New Delhi: Diversified conglomerate Tata Group on 31 July abandoned plans to invest $3 billion on power, steel and fertilizer projects in Bangladesh, after spending four tiring years trying to secure infrastructure support.
The Tatas, who made global headlines with the acquisition of Anglo-Dutch steel maker Corus and British auto companies Jaguar and Land Rover, first took their investment proposal to Bangladesh in 2004.
As part of the formal investment blueprint submitted to Dhaka in April 2005, Tata Steel proposed to set up a 2.4 mtpa plant, Tata Chemicals a one-million-tonne urea plant and Tata Power a 1,000 MW thermal power plant at a combined cost of $2.5 billion, which was to be the single largest FDI inflow into Bangladesh since its independence in 1971.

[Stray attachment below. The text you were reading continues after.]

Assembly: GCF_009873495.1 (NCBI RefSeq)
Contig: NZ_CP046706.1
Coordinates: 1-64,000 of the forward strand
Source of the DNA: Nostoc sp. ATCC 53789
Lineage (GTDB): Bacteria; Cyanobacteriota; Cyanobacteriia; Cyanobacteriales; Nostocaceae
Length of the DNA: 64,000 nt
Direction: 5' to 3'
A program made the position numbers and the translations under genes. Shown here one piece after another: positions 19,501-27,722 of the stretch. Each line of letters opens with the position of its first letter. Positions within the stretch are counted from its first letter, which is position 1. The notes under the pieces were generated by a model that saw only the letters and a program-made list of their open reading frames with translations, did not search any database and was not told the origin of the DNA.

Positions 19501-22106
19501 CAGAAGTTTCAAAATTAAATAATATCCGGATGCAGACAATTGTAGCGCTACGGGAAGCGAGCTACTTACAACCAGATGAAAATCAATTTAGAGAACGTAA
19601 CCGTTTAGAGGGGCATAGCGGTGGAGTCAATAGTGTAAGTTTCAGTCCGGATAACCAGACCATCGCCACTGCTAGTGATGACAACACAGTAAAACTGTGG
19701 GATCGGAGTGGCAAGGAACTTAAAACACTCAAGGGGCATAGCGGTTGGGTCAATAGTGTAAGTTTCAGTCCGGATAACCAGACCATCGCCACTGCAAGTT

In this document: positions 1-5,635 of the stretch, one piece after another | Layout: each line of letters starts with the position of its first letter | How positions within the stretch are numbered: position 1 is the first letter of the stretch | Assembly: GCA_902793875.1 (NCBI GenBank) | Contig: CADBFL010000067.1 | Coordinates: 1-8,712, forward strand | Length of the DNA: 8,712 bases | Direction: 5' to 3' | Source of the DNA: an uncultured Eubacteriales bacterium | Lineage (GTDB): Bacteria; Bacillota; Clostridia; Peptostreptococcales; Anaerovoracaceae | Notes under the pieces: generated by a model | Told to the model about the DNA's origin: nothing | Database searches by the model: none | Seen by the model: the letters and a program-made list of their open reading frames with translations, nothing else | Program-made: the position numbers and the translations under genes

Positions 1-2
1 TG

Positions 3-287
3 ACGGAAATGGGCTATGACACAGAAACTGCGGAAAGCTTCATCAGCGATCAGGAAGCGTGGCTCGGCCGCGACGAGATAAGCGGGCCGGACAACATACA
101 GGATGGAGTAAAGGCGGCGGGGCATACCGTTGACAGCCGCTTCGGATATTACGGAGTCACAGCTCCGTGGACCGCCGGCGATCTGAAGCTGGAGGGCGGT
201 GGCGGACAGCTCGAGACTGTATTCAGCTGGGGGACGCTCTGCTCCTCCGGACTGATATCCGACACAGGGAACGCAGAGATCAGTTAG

The group had struck a provisional 15-year gas and coal supply agreement with the government, but Dhaka reneged on the commitment following a climate of political instability.
This had frustrated Tatas’ investment plans to the point that the group was forced to suspend work on the projects.
“...the (Bangladesh) government will not be in a position, in the foreseeable future, to grant the projects the natural gas commitment they would require,” Tata Group said in a statement here on 31 July.
A letter to this effect was also handed over to the Executive Chairman Board of Investment of the Bangladesh Government, the statement added.
Tatas, however, clarified that the group has other interests in Bangladesh and it would continue to develop them.